Tate: All of this is why eCharge defined its purpose as providing secure and convenient online purchasing. The whole fraud and security risk umbrella has created an industry underneath VISA, MasterCard, Amex and Discover for people who want to have alternatives for buying online.
Seattle24x7: How hot is the industry?
Tate: One of the fascinating aspects of the Department of Justice lawsuit against Visa and MasterCard is that while they dominate online purchasing today, the fact is that underneath that carapace, thousands of companies are springing up trying to tackle the online market.
Seattle24x7: Don’t credit-card companies cover up to $50 in fraudulent charges?
Tate: Yes, but that’s pretty weak, considering that you’re not liable for anything when you use our solution.
Seattle24x7: What is eCharge offering online retailers?
Erickson: The first thing we offer is a lower discount rate than Visa and Mastercard, and we do not charge a set-up fee. Next, we’re able to guarantee transactions against fraud. We also provide access to detailed transaction information in real time.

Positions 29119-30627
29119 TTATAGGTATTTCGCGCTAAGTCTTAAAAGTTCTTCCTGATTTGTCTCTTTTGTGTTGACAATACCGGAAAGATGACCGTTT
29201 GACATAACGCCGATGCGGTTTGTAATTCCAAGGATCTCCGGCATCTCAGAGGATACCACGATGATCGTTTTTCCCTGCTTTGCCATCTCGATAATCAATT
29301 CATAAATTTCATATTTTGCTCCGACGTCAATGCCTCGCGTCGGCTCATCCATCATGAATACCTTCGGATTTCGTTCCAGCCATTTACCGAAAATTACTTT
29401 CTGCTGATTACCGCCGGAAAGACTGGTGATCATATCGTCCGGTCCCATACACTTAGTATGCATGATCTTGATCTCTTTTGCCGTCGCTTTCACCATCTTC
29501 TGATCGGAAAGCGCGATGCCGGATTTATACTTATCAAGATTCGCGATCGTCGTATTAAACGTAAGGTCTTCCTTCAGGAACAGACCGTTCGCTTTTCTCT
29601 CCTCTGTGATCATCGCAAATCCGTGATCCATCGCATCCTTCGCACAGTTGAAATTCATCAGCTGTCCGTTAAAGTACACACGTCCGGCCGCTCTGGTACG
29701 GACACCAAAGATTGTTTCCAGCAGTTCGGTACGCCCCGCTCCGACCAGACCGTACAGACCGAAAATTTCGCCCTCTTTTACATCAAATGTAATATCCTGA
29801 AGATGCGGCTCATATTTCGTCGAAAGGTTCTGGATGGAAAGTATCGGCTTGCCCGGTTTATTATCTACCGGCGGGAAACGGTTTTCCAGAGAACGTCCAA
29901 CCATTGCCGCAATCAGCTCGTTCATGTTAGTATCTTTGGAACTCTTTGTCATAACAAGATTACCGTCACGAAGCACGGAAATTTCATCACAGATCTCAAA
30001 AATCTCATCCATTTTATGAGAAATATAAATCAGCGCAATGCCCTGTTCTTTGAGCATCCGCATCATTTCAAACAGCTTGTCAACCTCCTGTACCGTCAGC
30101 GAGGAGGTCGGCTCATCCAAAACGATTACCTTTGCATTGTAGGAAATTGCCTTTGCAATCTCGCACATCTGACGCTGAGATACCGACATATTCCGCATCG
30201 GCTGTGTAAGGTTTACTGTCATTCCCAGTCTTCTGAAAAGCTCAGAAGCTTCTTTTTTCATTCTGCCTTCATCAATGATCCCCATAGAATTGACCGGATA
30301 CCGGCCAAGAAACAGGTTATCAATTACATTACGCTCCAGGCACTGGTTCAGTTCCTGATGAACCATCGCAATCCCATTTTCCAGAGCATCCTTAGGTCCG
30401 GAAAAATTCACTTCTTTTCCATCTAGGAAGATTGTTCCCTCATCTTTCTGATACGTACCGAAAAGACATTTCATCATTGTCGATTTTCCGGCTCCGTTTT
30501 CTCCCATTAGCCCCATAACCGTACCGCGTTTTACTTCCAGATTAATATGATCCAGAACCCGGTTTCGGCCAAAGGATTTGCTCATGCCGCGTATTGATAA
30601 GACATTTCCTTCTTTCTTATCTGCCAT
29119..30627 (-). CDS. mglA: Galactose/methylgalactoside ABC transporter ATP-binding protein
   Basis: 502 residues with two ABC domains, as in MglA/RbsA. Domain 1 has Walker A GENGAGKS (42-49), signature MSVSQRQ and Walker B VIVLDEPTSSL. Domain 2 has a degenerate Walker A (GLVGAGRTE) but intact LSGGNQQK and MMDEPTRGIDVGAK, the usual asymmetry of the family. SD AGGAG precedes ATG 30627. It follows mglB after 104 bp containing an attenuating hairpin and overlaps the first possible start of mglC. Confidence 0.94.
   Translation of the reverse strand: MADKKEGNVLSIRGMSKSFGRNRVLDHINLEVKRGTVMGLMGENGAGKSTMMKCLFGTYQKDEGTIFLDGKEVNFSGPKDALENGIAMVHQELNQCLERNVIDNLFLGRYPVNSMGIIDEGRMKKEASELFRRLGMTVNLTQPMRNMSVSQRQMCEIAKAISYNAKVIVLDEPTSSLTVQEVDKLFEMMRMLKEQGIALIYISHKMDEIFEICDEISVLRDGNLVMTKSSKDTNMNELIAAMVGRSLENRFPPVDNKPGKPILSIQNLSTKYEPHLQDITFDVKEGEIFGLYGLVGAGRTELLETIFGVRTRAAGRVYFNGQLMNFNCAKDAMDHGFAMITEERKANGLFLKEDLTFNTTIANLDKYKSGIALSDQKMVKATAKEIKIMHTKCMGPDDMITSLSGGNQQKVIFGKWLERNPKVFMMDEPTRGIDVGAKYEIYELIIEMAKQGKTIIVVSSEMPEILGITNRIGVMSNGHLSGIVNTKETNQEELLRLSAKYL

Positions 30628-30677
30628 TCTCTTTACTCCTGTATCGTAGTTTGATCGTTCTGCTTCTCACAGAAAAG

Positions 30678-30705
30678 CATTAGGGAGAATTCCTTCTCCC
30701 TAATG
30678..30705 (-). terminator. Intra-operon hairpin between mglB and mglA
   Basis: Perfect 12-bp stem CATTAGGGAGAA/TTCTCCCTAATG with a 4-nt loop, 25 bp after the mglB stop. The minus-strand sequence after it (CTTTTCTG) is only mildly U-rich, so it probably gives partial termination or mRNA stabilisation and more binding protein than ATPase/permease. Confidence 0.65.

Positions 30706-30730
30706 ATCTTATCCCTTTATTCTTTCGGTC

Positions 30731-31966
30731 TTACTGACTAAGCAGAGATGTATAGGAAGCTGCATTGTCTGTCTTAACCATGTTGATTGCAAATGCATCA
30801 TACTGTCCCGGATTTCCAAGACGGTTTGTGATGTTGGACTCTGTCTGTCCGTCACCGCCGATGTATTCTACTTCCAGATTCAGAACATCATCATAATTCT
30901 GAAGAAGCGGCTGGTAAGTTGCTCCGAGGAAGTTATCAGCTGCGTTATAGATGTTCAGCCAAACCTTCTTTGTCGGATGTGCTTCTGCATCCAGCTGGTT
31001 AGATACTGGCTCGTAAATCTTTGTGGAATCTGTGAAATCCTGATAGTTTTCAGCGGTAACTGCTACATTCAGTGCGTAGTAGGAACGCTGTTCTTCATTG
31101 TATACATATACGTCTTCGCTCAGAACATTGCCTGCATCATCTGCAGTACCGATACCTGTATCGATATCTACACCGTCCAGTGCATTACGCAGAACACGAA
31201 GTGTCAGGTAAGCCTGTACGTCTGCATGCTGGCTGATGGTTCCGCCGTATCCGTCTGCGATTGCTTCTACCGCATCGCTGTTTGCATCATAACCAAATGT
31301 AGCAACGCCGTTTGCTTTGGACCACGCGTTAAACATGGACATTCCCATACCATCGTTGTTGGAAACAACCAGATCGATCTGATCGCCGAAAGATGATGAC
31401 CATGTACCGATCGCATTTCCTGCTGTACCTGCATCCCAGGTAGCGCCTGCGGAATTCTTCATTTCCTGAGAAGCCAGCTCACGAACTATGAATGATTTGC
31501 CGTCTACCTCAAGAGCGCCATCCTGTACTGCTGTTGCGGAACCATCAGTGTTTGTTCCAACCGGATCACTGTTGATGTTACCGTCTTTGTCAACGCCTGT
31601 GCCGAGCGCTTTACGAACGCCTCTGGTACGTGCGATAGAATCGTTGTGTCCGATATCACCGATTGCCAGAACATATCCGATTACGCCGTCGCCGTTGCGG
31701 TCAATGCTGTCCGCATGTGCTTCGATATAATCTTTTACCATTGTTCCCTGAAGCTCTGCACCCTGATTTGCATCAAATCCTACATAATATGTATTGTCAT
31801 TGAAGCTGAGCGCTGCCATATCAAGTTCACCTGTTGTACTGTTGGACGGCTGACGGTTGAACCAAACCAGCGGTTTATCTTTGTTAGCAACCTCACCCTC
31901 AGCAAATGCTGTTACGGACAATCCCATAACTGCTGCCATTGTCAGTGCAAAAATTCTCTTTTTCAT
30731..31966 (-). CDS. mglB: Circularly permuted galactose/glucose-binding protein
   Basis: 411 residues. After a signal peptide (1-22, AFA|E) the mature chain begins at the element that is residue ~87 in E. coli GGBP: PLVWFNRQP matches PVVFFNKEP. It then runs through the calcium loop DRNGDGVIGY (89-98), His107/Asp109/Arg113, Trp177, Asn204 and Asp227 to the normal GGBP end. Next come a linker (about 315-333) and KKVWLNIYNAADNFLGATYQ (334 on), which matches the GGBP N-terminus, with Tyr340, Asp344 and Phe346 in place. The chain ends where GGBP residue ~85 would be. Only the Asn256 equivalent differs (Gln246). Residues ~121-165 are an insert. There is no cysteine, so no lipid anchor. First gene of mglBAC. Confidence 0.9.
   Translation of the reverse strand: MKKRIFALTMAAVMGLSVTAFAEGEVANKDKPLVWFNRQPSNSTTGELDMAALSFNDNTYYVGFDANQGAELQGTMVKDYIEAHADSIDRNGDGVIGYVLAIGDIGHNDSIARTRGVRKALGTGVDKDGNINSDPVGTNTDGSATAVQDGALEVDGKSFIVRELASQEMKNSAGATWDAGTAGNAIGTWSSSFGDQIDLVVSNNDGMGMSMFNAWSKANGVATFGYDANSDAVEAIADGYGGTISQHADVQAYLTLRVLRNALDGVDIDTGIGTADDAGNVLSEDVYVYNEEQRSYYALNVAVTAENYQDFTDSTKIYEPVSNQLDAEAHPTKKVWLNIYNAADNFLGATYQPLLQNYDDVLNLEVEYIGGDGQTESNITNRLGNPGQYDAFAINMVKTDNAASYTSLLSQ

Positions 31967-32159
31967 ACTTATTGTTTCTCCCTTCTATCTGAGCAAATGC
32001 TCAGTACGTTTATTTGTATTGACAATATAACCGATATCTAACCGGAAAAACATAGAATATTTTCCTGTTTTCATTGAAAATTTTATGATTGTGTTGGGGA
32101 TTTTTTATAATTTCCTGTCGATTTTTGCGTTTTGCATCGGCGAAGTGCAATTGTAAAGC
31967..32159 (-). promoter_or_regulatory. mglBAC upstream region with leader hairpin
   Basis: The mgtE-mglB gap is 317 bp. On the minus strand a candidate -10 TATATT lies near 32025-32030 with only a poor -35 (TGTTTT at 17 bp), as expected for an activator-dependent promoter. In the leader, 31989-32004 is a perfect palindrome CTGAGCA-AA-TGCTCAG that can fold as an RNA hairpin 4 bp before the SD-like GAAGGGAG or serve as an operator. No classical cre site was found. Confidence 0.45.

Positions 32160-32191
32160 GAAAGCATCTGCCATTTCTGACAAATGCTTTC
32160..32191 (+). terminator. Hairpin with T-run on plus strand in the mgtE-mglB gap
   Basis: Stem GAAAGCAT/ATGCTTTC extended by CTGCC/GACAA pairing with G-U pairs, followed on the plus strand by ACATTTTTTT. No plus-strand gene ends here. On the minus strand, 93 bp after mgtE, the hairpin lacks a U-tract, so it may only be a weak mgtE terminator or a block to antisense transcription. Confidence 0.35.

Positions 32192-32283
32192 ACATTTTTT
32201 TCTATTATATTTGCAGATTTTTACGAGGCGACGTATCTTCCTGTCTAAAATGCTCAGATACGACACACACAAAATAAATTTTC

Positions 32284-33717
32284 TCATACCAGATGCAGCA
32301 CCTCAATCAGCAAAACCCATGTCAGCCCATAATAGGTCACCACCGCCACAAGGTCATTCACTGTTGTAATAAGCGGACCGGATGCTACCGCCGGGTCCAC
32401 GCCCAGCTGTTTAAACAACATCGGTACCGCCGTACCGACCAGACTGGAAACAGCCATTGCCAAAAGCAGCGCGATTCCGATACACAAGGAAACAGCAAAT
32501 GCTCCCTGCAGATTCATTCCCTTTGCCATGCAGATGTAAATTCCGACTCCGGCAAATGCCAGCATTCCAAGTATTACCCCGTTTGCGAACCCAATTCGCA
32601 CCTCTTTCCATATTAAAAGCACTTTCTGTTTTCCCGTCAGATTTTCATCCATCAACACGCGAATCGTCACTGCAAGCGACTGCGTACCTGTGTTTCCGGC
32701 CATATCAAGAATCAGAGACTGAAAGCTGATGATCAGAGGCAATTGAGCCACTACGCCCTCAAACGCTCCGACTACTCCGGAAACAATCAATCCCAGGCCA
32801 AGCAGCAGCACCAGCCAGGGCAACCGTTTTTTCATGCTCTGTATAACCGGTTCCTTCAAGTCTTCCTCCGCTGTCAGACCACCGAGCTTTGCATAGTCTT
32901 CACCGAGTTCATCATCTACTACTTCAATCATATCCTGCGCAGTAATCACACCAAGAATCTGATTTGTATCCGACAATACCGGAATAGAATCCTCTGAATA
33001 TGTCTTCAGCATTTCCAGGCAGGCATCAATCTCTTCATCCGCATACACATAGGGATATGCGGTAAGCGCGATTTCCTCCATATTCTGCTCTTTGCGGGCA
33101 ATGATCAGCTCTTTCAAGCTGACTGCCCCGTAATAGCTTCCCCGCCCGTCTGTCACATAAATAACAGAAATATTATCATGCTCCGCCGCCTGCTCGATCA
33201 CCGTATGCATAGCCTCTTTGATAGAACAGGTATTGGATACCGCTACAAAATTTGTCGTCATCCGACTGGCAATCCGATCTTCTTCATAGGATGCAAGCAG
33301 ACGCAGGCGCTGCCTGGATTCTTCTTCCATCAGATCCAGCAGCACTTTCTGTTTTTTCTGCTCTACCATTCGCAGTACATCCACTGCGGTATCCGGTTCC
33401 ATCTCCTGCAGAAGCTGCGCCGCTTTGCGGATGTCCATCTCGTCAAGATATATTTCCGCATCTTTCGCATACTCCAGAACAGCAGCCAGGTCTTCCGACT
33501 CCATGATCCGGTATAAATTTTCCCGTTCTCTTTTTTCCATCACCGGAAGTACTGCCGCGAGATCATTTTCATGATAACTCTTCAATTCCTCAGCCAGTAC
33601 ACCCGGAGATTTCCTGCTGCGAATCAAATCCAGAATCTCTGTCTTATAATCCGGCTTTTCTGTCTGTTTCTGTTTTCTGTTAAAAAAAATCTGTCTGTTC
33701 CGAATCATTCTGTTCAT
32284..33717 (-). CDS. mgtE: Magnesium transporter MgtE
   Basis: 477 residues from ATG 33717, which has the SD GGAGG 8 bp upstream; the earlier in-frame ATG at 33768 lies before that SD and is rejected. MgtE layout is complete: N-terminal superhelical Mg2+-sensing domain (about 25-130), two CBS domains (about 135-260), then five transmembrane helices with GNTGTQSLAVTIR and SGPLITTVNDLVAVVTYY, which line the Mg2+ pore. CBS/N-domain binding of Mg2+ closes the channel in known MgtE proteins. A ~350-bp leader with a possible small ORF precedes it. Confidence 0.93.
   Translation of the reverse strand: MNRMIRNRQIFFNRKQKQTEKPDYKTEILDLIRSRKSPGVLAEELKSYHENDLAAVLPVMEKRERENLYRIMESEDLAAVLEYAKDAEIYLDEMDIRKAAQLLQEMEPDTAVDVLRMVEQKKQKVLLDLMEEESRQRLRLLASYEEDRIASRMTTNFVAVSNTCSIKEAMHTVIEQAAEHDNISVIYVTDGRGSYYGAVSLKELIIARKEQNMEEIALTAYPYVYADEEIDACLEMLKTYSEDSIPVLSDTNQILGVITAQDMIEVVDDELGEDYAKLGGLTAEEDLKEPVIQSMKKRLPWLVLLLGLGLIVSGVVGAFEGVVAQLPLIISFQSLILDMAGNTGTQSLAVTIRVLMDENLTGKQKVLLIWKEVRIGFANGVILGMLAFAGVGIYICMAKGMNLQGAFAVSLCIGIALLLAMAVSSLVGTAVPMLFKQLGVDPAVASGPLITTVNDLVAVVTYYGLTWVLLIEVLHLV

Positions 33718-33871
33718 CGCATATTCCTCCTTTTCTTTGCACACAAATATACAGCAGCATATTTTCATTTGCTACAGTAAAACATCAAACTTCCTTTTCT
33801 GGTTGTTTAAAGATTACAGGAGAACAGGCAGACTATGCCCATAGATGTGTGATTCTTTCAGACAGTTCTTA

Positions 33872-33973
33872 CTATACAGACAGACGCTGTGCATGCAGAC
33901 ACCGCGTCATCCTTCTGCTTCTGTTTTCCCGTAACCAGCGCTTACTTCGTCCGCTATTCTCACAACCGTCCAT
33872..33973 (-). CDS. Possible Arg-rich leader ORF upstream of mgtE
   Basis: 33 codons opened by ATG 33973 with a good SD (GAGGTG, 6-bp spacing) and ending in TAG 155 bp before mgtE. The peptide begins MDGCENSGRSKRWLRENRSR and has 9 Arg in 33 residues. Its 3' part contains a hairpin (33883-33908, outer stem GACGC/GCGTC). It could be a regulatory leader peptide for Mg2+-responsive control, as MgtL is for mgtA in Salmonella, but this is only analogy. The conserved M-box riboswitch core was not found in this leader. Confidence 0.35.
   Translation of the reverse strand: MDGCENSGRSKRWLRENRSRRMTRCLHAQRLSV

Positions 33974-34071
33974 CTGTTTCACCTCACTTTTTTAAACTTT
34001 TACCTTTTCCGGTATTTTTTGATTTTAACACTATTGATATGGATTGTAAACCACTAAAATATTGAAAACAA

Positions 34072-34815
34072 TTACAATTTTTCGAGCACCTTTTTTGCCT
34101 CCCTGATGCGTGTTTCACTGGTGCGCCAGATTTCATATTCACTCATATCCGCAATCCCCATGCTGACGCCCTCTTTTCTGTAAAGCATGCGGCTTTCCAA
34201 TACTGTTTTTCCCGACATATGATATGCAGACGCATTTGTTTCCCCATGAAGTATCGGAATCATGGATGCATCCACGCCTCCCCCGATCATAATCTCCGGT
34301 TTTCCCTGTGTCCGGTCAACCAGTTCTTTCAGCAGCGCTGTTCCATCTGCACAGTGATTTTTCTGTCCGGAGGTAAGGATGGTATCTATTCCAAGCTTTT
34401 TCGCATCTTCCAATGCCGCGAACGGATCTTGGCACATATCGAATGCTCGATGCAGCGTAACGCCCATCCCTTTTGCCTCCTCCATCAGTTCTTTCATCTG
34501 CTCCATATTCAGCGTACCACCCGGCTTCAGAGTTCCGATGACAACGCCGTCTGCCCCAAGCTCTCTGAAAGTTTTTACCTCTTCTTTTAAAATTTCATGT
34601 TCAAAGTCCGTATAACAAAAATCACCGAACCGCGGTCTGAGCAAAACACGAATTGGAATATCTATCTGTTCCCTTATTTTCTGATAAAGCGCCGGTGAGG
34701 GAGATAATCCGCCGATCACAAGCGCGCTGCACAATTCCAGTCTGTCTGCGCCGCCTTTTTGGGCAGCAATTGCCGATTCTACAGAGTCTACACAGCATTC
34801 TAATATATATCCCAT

Seattle24x7: So you’re providing a tracking function?
Erickson: Yes. We offer SKU-level detail. In a store, every item on the shelf has an SKU (Stock Keeping Unit) number. But bills from VISA/MasterCard aggregate purchases: you see only “JCrew $250.” At SKU-level detail, we can tell you bought white socks, pants with 34 waist, 32 inseam, and a blue sweater.
Seattle24x7: And you provide a whole new payment channel?
Erickson: Yes. Our system can charge an online shopper’s monthly telephone bill. And we just introduced our NetAccount, which is basically a new type of credit card. Why phone bills? For one, research shows that a large number of web surfers do not use credit cards. Depending on whom you read, 18% to 22% of all commerce in the real world is transacted with credit cards. So why would it follow that all cyber-world transactions occur via credit card? It’s just not going to happen. We’re giving the merchant another arrow in their quiver.
Seattle24x7: How did eCharge negotiate an arrangement with the phone companies to act as an intermediary? Is that on a case-by-case basis?
Tate: The key is that eCharge is an interface. We’ve brought the software, as well as the proprietary processes that make it incredibly easy for telcos not only to be the channel, but to participate in the revenue stream. This is revolutionary. In the last year-and-a-half, the telcos have begun getting into this business. Phone bills are the most ubiquitous bill in the world and have one of the best payment histories. Telcos are being cautious as to how that bill is itemized. So I think we’re going to grow with the telcos and the degree of sophistication they’ll eventually add to their billing application.